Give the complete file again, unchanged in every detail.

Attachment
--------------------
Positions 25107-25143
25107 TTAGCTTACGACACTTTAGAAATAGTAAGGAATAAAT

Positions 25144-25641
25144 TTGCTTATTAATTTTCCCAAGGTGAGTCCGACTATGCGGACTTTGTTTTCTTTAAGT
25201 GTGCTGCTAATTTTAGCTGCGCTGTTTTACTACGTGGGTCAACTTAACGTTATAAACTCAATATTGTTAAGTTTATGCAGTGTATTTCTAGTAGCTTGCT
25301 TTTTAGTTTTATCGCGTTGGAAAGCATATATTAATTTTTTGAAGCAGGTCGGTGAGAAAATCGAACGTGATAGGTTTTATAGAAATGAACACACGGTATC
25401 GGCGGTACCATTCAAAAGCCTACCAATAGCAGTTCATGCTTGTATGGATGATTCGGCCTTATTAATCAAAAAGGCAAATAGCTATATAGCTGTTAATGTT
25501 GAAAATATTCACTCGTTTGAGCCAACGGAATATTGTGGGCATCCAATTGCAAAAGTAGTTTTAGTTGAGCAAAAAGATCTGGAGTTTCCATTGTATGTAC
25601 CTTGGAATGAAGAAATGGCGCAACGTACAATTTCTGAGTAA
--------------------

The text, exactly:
Positions 25107-25143
25107 TTAGCTTACGACACTTTAGAAATAGTAAGGAATAAAT

Positions 25144-25641
25144 TTGCTTATTAATTTTCCCAAGGTGAGTCCGACTATGCGGACTTTGTTTTCTTTAAGT
25201 GTGCTGCTAATTTTAGCTGCGCTGTTTTACTACGTGGGTCAACTTAACGTTATAAACTCAATATTGTTAAGTTTATGCAGTGTATTTCTAGTAGCTTGCT
25301 TTTTAGTTTTATCGCGTTGGAAAGCATATATTAATTTTTTGAAGCAGGTCGGTGAGAAAATCGAACGTGATAGGTTTTATAGAAATGAACACACGGTATC
25401 GGCGGTACCATTCAAAAGCCTACCAATAGCAGTTCATGCTTGTATGGATGATTCGGCCTTATTAATCAAAAAGGCAAATAGCTATATAGCTGTTAATGTT
25501 GAAAATATTCACTCGTTTGAGCCAACGGAATATTGTGGGCATCCAATTGCAAAAGTAGTTTTAGTTGAGCAAAAAGATCTGGAGTTTCCATTGTATGTAC
25601 CTTGGAATGAAGAAATGGCGCAACGTACAATTTCTGAGTAA